Community Development is collective, participatory and empowering. It is concerned with the rights of communities to be involved in decisions that affect them, concerned not just with outcomes, but how these are achieved and building on their consequences.
It is focused on the development of a more just and equal society with all those women, men and children who are particularly excluded, discriminated against and marginalised. The value of community development is globally recognised and its founding principle of participation has become a key tenet of UN Treaty Body implementation.
Pavee Point started off life as the Dublin Traveller Education and Development Group in 1985.
A group of Travellers and settled people began meeting in the winter of 1983-84, with a commitment to the value of collective community development, where people became conscious of their own power and identity, rather than continuing to react to pity and subordination.
Over two years, the philosophy and approach of the Dublin Travellers Education and Development Group (DTEDG) was debated, discussed and agreed by the Travellers, community workers and returned missionaries. Finally, with funding secured from ANCO (later FAS) and two rooms loaned by Meath Street Catholic Parish, the first education programme began in January 1985.
Photo: John O’Connell, the first Director of Pavee Point.
Creating the Conditions
The first DTEDG leadership programme, and later initiatives, set out to support the creation of the conditions for community development and solidarity work through direct involvement of participants in actions and initiatives.
Events for and with Traveller women and older Travellers were planned and organised, dramas with Travellers depicting Traveller life were practised and performed, and solidarity actions undertaken with the Dunnes Stores workers anti-apartheid strike and the miner’s strike in the UK.
Local issues including evictions were directly addressed and participants engaged actively in meetings of the National Council for Travelling People, an established national umbrella organisation for local Traveller committees.
The community work approach and its underpinning principles of empowerment and participation was not hard for Travellers to identify with, but it was hotly contested by local committees and professionals using social work methods which individualised both the problems and the solutions.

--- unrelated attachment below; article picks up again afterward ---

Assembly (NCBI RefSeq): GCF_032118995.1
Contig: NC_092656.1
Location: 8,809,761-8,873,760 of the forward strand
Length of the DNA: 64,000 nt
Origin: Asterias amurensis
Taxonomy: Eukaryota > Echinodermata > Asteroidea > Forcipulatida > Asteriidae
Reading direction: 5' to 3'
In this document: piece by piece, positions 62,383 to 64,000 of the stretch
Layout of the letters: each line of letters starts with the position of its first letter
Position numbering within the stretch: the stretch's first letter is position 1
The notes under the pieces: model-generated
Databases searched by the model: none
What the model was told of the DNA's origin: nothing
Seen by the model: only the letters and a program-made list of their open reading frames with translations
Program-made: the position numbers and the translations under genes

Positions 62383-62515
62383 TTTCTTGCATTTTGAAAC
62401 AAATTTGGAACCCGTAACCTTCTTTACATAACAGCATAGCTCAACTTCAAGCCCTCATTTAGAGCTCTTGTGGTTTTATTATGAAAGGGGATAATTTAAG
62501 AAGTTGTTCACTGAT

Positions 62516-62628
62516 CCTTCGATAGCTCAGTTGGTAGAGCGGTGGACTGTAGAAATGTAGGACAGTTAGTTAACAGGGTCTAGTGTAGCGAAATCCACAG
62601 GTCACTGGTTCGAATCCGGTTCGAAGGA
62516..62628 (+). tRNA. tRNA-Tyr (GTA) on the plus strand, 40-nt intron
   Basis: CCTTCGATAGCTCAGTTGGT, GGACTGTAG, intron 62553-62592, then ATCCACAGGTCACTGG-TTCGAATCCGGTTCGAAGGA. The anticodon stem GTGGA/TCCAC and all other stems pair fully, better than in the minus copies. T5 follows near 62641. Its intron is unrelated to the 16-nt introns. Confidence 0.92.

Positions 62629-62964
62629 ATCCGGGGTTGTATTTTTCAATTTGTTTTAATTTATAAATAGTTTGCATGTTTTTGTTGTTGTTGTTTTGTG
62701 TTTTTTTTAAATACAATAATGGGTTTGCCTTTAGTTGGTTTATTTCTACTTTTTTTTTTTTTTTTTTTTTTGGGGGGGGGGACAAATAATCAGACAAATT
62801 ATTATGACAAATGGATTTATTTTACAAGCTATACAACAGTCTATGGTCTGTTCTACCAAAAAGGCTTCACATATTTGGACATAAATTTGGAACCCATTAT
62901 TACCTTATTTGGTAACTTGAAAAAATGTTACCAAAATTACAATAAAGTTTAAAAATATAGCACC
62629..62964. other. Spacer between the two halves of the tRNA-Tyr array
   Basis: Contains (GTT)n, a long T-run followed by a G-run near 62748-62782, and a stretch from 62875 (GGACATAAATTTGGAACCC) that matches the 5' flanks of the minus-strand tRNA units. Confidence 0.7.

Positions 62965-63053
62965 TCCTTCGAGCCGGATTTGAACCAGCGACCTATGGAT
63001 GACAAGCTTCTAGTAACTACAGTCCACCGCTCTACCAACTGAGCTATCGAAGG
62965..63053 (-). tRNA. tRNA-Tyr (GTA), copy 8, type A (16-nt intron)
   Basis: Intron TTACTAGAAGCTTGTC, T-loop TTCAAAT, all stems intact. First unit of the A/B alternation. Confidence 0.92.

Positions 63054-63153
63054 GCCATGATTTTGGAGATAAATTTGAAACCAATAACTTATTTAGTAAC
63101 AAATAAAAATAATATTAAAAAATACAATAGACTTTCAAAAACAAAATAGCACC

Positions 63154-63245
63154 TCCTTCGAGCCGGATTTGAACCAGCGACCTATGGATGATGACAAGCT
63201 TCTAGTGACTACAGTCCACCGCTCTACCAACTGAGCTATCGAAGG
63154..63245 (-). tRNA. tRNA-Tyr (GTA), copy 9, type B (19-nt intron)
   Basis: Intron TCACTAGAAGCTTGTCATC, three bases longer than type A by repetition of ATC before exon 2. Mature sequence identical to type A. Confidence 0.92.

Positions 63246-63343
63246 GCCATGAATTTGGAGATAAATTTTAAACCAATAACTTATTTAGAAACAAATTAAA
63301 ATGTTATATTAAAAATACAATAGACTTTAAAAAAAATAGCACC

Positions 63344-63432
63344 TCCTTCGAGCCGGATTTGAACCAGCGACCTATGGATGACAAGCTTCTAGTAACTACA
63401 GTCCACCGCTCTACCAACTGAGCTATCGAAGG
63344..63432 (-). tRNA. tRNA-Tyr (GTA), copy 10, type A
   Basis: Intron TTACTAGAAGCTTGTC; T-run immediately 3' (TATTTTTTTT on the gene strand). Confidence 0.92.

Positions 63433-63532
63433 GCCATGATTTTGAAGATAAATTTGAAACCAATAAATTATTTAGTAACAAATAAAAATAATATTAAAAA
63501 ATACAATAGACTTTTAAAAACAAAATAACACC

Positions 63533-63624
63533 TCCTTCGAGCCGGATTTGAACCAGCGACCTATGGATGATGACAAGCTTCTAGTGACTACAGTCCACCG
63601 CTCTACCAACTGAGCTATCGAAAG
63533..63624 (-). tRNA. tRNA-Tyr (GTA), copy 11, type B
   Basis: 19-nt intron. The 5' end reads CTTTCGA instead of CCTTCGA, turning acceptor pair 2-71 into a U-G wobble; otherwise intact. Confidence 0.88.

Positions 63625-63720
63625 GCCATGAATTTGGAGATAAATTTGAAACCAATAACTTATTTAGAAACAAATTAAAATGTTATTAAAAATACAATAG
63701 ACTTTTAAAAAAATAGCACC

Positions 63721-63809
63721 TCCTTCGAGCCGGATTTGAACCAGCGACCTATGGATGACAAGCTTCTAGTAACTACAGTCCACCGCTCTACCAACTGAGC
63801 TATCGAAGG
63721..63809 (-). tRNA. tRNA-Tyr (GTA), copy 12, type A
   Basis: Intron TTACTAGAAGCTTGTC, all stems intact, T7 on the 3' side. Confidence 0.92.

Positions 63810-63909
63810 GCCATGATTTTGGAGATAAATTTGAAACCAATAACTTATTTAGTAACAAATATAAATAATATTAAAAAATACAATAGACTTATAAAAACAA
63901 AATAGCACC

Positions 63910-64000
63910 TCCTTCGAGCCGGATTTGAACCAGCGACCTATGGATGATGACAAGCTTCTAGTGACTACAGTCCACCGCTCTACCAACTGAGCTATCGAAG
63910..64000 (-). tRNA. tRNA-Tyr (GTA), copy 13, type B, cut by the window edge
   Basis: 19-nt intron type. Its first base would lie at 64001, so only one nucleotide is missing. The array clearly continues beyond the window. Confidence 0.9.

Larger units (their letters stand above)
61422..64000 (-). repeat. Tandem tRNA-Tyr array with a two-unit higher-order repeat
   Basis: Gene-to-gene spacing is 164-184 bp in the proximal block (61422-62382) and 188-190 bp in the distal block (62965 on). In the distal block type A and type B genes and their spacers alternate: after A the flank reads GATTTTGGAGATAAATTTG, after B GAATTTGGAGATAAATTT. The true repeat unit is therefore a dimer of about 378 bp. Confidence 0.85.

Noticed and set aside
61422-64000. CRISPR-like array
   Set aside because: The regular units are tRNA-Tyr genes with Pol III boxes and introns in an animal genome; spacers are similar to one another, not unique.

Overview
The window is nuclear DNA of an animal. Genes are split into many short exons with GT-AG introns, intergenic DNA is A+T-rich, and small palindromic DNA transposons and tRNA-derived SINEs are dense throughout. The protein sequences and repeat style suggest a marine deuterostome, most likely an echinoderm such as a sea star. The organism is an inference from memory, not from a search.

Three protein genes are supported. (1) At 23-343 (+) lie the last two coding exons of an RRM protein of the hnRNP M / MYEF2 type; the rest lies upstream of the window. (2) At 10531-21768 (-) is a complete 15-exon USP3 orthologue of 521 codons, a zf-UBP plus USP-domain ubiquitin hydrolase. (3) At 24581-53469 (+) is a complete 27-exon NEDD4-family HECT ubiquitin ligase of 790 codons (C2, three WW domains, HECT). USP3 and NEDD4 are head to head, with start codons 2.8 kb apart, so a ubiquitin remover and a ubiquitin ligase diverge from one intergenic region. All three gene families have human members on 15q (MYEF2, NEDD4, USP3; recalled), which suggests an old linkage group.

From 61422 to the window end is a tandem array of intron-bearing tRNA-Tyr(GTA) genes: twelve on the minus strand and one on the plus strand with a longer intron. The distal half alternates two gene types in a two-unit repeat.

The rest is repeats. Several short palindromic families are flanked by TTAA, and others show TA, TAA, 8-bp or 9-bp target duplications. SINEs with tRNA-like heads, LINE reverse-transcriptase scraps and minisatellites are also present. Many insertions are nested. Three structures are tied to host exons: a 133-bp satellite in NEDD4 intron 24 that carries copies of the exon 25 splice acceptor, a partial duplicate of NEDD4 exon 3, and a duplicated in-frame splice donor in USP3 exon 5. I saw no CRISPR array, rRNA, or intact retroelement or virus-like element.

This thinking and its associated pathologies remain evident in some work with Travellers. For some issues, social work and counselling are appropriate interventions; but then and now it’s important not to confuse them with community development or collective empowerment.
Today in Pavee Point
Community development and collaborative, participatory work continues through to the present day in Pavee Point, where community development principles underscore the work of all programmes.
This work includes:
– Direct work on the collective involvement of Travellers in action and initiatives on their own behalf at local and national levels
– Development of initiatives and actions to elaborate and articulate Traveller identity and culture, and name and address the racism experienced by them and others in Irish society
– Supporting this work through collective education and development processes
– Engagement with the state to inform/and frame policies, procedures and legislation in ways which support Traveller rights as an ethnic group and address discrimination and racism
– Support and work with Travellers and Traveller groups across the country in order to build solidarity and a critical mass for change
– Engagement with international human rights organisations and other groups to better establish national cases and in order to build international solidarity for change
– Solidarity actions and involvements with other marginalised groups so that similarities and differences in issues to be addressed can be named and alliances built
– Engagement with media, opinion makers, educators and others to address misinformation regarding Travellers and promote new perspectives
Photo: Maggie McDonnell, Missie Collins, Tessa Collis and Bridgie Collins.